We are in the midst of deer hunting season. Not only does the season contribute around a billion dollars to the Missouri economy, it helps control disease in the deer population and lessens the number of car/deer collisions.
Perhaps the greatest benefit of the deer season is what it provides for the hunter. For those who have not experienced it, there is something special about creeping into the woods before sunrise.
Sitting silently, you’ll quickly realize the woods are not a silent place. There are always tiny creatures rummaging about in the leaf litter, a variety of mice, including the graceful deer mouse. Perhaps one will hear an owl call, or a wild turkey greeting the day.
The woods are pretty this time of year, and colors slowly come into view with the rising sun. A quiet hunter can watch squirrels timidly come out from hiding, and night creatures returning to their home.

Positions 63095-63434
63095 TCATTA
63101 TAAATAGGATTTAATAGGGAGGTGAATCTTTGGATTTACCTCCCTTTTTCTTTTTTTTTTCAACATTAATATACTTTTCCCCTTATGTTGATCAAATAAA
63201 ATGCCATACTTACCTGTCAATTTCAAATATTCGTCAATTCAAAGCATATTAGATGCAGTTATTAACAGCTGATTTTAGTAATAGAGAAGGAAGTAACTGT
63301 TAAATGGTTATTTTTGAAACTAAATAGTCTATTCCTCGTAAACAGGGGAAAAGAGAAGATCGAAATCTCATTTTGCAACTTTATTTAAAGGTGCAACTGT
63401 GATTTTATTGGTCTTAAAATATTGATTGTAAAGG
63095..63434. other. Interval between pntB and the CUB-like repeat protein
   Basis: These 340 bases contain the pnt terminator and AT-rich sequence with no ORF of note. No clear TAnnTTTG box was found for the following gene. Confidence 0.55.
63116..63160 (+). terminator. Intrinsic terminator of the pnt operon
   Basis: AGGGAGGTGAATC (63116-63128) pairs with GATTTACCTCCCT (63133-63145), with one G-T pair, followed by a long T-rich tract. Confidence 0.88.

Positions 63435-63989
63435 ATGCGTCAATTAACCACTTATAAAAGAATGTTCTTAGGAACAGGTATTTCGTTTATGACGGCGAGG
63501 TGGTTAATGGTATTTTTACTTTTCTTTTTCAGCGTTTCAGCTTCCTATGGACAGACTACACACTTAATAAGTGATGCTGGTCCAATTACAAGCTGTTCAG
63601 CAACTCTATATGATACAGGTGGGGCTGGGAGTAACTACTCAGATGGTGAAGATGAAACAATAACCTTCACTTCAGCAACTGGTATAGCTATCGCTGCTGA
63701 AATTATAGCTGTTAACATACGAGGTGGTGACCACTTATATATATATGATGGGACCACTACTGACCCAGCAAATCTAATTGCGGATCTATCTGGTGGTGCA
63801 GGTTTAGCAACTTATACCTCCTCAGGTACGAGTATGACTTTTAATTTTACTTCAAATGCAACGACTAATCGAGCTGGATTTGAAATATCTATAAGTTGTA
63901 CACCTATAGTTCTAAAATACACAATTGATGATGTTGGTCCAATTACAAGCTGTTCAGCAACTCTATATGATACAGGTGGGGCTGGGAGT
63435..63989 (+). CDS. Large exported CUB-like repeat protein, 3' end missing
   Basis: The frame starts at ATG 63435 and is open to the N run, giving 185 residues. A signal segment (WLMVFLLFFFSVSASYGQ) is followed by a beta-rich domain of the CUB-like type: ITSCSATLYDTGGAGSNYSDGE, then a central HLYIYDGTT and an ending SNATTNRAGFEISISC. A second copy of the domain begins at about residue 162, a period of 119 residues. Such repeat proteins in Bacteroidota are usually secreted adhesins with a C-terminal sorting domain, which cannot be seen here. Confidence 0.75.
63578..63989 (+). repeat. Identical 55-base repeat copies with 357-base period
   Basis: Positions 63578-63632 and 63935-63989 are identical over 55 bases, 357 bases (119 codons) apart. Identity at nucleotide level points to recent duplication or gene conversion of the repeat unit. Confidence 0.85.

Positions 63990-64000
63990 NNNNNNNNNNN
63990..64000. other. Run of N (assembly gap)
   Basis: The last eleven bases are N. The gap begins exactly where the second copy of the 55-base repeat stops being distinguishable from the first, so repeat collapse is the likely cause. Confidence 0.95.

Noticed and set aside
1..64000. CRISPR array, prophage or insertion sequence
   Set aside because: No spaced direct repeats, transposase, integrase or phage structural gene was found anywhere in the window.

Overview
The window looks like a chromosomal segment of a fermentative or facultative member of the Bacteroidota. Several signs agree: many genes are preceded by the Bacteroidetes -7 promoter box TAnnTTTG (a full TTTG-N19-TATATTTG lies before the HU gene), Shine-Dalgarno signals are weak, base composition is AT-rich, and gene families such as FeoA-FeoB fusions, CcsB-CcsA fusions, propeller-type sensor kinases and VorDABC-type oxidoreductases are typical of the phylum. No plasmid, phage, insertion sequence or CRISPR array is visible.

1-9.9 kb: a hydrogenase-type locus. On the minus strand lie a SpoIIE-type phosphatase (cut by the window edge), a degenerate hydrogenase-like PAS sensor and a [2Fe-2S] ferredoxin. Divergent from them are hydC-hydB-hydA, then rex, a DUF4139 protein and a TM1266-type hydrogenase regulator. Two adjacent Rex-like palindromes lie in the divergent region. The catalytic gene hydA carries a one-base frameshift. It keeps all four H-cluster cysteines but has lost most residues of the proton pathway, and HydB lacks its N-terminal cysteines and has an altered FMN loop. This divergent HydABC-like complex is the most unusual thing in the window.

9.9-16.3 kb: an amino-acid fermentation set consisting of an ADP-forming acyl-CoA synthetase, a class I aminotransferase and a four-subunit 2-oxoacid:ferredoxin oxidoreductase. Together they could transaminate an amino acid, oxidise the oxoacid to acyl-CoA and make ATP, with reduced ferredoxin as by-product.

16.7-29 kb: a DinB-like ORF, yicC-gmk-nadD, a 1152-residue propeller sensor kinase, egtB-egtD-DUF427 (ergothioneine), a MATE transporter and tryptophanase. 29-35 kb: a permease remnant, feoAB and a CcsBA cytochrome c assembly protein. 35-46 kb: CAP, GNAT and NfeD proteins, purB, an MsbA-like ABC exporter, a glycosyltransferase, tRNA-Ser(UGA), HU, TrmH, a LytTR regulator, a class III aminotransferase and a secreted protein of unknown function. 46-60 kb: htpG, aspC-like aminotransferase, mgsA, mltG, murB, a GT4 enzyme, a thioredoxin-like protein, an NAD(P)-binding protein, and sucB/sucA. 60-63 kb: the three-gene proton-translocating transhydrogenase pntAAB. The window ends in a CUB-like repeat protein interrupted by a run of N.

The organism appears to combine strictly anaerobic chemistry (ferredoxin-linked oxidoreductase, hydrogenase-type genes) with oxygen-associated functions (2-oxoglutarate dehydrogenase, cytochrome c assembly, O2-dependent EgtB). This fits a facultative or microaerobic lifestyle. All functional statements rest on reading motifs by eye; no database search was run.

Songbirds begin to greet the day with their songs and the fluttering of wings. There are always woodpeckers, blue jays, crows, and sometimes the melancholy calls of migrating geese.
The deer can appear quite suddenly. The hunter sits in anticipation while enjoying the sights, sounds and smells of the woodland without a deer in sight. Suddenly they are there, moving slowly and warily toward their bedding area. More than one hunter simply sits and watches.
There is no crime in the taking of a deer. It serves a useful service in woods where large predators are mostly absent. African tribesmen claim that killing an animal grants it eternal life as it lives on the mind of the hunter. There is truth in that. The moment is forever etched in the mind of the hunter.